Meanwhile the Syrian Network for Human Rights (SNHR) activist group also published a report on Tuesday saying 14,700 people had died while detained in Syria’s notorious prisons, the majority at the hands of the Syrian security services.

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“This is the time for UN member states to act, to show solidarity, and to support all victims of the conflict and their families by ensuring robust action is taken,” Pinheiro said. "The families of the missing have waited too long and it is past time for the international community to take bold action to help resolve these issues. It will no doubt be a lengthy endeavour, but it must begin without further delay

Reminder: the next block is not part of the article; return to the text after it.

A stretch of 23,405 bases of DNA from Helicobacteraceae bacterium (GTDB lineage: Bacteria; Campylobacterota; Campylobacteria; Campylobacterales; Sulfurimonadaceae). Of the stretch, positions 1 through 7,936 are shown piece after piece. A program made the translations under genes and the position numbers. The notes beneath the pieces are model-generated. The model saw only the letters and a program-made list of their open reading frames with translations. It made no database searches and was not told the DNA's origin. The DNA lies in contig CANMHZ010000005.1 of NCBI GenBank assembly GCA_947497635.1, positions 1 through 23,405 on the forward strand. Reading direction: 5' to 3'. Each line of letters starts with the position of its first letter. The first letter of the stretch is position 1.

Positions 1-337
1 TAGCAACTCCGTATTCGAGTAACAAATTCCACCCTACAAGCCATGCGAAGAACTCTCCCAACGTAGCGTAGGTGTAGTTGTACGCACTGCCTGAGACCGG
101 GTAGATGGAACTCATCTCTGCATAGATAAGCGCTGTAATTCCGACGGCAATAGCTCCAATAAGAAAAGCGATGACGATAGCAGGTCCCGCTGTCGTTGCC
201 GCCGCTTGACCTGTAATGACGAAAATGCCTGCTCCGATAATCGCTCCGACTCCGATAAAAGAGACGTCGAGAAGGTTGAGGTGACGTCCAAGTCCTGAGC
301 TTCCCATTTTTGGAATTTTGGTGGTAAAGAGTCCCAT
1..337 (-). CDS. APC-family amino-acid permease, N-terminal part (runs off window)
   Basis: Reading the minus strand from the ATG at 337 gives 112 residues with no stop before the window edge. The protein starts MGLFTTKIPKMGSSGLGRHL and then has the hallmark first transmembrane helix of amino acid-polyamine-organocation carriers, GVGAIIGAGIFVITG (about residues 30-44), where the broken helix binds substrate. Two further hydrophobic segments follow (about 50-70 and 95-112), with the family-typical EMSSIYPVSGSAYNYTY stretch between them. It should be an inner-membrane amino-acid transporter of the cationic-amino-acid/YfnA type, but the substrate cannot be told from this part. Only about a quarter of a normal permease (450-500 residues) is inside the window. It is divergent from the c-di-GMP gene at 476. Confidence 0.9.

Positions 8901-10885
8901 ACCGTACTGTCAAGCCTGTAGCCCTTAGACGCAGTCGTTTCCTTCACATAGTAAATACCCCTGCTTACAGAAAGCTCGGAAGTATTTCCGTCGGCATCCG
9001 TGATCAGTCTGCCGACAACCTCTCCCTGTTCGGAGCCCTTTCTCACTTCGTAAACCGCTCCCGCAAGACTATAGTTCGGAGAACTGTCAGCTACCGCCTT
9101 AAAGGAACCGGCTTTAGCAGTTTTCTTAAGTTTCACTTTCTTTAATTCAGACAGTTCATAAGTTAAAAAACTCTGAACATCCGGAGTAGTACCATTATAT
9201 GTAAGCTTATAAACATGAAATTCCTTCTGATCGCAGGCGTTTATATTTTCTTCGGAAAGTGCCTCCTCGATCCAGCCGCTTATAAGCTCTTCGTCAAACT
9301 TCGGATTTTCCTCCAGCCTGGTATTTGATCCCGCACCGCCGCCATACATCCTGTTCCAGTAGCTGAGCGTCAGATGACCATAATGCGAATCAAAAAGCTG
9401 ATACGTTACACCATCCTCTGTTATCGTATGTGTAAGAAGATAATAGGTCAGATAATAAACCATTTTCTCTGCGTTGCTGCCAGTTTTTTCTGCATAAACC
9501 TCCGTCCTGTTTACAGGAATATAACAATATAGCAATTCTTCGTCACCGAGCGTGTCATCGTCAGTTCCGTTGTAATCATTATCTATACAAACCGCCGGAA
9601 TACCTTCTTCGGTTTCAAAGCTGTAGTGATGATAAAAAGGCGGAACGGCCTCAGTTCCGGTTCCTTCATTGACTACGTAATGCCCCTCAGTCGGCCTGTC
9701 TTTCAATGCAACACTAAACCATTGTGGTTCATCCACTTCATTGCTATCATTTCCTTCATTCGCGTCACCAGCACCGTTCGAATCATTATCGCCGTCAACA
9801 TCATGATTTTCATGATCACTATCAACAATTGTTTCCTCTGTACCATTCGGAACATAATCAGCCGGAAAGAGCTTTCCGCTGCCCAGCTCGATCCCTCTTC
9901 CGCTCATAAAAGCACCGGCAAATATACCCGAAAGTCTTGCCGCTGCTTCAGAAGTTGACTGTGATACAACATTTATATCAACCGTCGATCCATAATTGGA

“We are a decade late already. As the High Commissioner for Human Rights reported today, more than 300,000 civilians are estimated to have died in the Syrian conflict since 2011.

"Credible estimates place the number of missing at more than 100,000, including tens of thousands who are arbitrarily detained and who remain forcibly disappeared by parties to the conflict.”

Thousands of detainees

According to the SNHR’s report, among those who died in Syria’s prisons were around 200 children and 100 women.

The report included testimonies of people who had survived ill treatment from the security forces, which have arrested some 1.2 million Syrians since protests against President Bashar al-Assad began in 2011, and continue to hold 133,000 people.

Torture is practised in Syria against political or military opponents between the parties to the conflict or from the controlling powers, the SNHR said, with the aim of extending control and suppressing any human rights claims or the practice of democracy.